This book is about Amy Curry, who's life has recently went very much downhill. Her father died in a car accident, her mother packed up everything to go to Connecticut, and her twin brother is in rehab. Amy, who was left behind in California to finish her junior year, isn't too happy about having to go cross country in the family car, driven by a boy she's never met. The aforementioned boy is Roger, a college kid who is still hung up on his ex. Although Amy's mother has the trip very carefully laid out, Roger and Amy can't help but make some very unexpected stops along the way. It turns out this trip might be exactly what they both need.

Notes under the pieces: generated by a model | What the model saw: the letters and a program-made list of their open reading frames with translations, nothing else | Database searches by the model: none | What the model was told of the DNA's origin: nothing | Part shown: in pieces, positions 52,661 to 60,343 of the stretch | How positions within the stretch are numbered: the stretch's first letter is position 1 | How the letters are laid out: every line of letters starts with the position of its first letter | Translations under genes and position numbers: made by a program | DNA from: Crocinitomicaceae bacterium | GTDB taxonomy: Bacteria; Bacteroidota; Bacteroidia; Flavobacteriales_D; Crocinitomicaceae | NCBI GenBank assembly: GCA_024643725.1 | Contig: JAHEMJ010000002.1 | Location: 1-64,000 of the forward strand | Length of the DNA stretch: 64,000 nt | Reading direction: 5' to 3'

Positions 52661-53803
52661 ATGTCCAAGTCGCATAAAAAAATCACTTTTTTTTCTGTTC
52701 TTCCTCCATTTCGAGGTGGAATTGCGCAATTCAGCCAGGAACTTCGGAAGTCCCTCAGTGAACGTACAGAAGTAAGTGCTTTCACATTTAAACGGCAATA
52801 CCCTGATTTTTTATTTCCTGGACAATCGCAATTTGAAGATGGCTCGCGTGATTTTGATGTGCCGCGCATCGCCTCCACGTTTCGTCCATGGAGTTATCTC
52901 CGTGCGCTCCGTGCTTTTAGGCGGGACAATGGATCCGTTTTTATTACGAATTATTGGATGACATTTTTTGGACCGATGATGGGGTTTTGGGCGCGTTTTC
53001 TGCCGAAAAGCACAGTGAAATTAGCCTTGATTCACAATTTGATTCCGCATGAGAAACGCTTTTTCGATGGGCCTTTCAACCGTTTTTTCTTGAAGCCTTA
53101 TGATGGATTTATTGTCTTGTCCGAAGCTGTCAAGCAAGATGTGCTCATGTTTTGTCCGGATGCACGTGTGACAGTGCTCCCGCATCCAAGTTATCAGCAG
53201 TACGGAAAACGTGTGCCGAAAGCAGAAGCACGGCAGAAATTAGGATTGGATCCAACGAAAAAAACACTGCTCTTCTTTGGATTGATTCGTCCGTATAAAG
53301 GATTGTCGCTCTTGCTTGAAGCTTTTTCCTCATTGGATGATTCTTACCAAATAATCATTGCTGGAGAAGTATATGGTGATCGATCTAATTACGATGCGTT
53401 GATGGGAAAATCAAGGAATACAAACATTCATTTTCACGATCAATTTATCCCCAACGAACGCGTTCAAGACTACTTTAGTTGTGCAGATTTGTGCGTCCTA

I was really surprised about how much I love this book. It seemed to be so unassuming but soon enough I was sucked in like this *makes whooshing noises*. I just couldn't put it down. I don't know what it was that made this book so absorbing. Was it the excellent writing? The spot-on characters? The quirky humor? The slow-building romance? Amy's travel journal and all the bits and scraps they pick up on the way? I would have to say all of it. I really can't think of anything I didn't like about it, which is rare because I'm usually such a whiner.
There is something appealing about spending a week or so with a stranger, going to places neither of you have ever been. This is now something I want to experience. I need to now find myself a cute college boy, and somehow convince him to go on a cross-country road trip. Shouldn't be too hard (TWSS).